One of President Obama's accomplishments during his first 100 days was the passage of a $787 billion stimulus plan. I think the idea of economic stimulus makes sense when an economy is in the middle of a deflationary spiral. As I posted, that's when a drop in demand leads to excess productive capacity, causing companies to cut prices and fire workers, which further lowers demand as more workers -- whose consumer spending accounts for 70 percent of GDP growth -- have less to spend.
So far, only about 10 percent of the stimulus money has been doled out and it's not having much effect in counteracting this deflationary spiral. How so? First quarter GDP plunged 6.1 percent -- compared to a 6.3 percent decline in 2008's fourth quarter -- and the preliminary numbers are usually adjusted downward. The unemployment rate is expected to hit 8.9 percent in April from 8.5 percent in March.
Two prominent observers offer a mixed verdict on the $787 stimulus plan. Warren Buffett sees no sign of bounce in housing or retailing, but Paul Volcker sees an economy that is bottoming out and not in need of a second stimulus package. Since money started going out during the second week in March only 9.5 percent or $74.9 billion of the $787 billion has been paid out.
And it's hard to see how the money spent so far will stimulate the economy. For example, during the last week of April $15.4 billion of the $787 billion was distributed of which $14 billion (91 percent) went to the Department of Health and Human Services (HHS), which in turn passed that cash on to the states to pay for Medicaid. It's hard to see how those Medicaid payments will create new jobs though.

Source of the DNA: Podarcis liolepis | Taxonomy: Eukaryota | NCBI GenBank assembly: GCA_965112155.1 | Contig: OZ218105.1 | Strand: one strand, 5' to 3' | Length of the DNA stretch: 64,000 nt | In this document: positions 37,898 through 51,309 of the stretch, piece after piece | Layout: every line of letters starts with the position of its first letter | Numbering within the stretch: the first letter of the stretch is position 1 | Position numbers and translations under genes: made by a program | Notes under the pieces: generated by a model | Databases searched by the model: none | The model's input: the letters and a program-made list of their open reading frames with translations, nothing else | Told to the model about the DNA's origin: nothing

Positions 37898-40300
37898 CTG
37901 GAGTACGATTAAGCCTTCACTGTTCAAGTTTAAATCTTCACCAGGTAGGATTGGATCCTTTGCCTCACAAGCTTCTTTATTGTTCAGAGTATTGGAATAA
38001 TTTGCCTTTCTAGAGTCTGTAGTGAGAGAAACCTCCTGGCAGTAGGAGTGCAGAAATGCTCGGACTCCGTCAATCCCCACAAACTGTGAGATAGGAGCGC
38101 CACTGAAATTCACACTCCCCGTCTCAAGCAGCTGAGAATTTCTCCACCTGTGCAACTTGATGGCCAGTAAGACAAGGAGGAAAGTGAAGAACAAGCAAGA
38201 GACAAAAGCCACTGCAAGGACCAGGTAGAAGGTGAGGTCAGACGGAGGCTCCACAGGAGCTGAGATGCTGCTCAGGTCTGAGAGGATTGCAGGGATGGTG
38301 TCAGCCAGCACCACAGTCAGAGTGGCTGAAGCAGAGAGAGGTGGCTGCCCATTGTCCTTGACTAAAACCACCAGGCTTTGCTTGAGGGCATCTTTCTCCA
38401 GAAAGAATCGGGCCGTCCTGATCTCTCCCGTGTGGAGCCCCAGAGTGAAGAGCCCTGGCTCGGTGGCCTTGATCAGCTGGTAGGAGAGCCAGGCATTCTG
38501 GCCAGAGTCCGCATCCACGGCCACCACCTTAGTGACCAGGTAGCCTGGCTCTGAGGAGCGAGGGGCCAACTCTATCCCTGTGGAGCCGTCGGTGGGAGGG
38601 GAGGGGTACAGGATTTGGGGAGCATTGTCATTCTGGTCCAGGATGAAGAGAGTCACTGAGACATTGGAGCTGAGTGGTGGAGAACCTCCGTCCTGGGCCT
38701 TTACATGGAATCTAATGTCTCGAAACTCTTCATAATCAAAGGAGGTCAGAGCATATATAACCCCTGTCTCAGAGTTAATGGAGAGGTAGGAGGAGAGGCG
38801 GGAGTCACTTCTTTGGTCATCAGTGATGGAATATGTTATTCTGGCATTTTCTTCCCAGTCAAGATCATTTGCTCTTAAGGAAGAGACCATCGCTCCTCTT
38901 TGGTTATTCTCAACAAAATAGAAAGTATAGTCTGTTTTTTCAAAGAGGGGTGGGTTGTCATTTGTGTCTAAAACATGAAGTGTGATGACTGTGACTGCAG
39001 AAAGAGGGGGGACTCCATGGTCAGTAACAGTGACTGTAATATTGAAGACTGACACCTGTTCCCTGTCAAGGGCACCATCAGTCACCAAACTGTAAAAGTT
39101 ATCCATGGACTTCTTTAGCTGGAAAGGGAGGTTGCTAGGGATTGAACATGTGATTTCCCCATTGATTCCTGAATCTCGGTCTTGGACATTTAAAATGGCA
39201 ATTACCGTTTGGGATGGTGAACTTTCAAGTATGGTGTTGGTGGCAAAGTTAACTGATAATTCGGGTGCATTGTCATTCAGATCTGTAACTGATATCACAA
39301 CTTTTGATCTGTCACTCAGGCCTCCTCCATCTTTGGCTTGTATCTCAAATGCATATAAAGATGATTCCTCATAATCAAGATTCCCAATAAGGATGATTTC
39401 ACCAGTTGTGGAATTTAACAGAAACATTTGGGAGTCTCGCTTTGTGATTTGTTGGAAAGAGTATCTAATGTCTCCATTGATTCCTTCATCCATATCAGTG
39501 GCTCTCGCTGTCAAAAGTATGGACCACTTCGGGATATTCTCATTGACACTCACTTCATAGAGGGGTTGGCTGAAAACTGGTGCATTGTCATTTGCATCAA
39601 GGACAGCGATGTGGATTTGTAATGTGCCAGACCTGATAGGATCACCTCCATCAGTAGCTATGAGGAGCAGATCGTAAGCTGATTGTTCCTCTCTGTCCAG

I'd rather see money going to programs like the Chinese government's stimulus plan which, in part, gave $2.9 billion for a 13 percent purchase price subsidy on Liquid Crystal Display (LCD) TVs for its rural citizens -- which as I discussed on MarketPlace this week -- boosted demand enough to force Corning (GLW) to hire back 100 of the North Carolina LCD plant workers it had laid off. To be fair, the U.S. stimulus package has the potential to achieve similar benefits.
But so far, it looks like the only stimulus plan that's creating U.S. jobs right now is Chinese. And when you consider that China owned $744 billion worth of U.S. Treasury debt (topping all other countries at 23.5 percent of the total as of February 2009), it suggests that we have an opportunity to do an even better job of becoming economically self-sufficient.
So I'd give Obama an incomplete on his stimulus package -- but at the rate that the money has been going out it looks like it won't be completely spent for another 18 months. Nevertheless, I am hoping that the early stimulus spending will start to create U.S. jobs soon.
Finally, to show how that hope is turning into reality, I'd advise Obama to spend time each week talking about the new jobs that the stimulus spending creates.
Peter Cohan is president of Peter S. Cohan & Associates. He also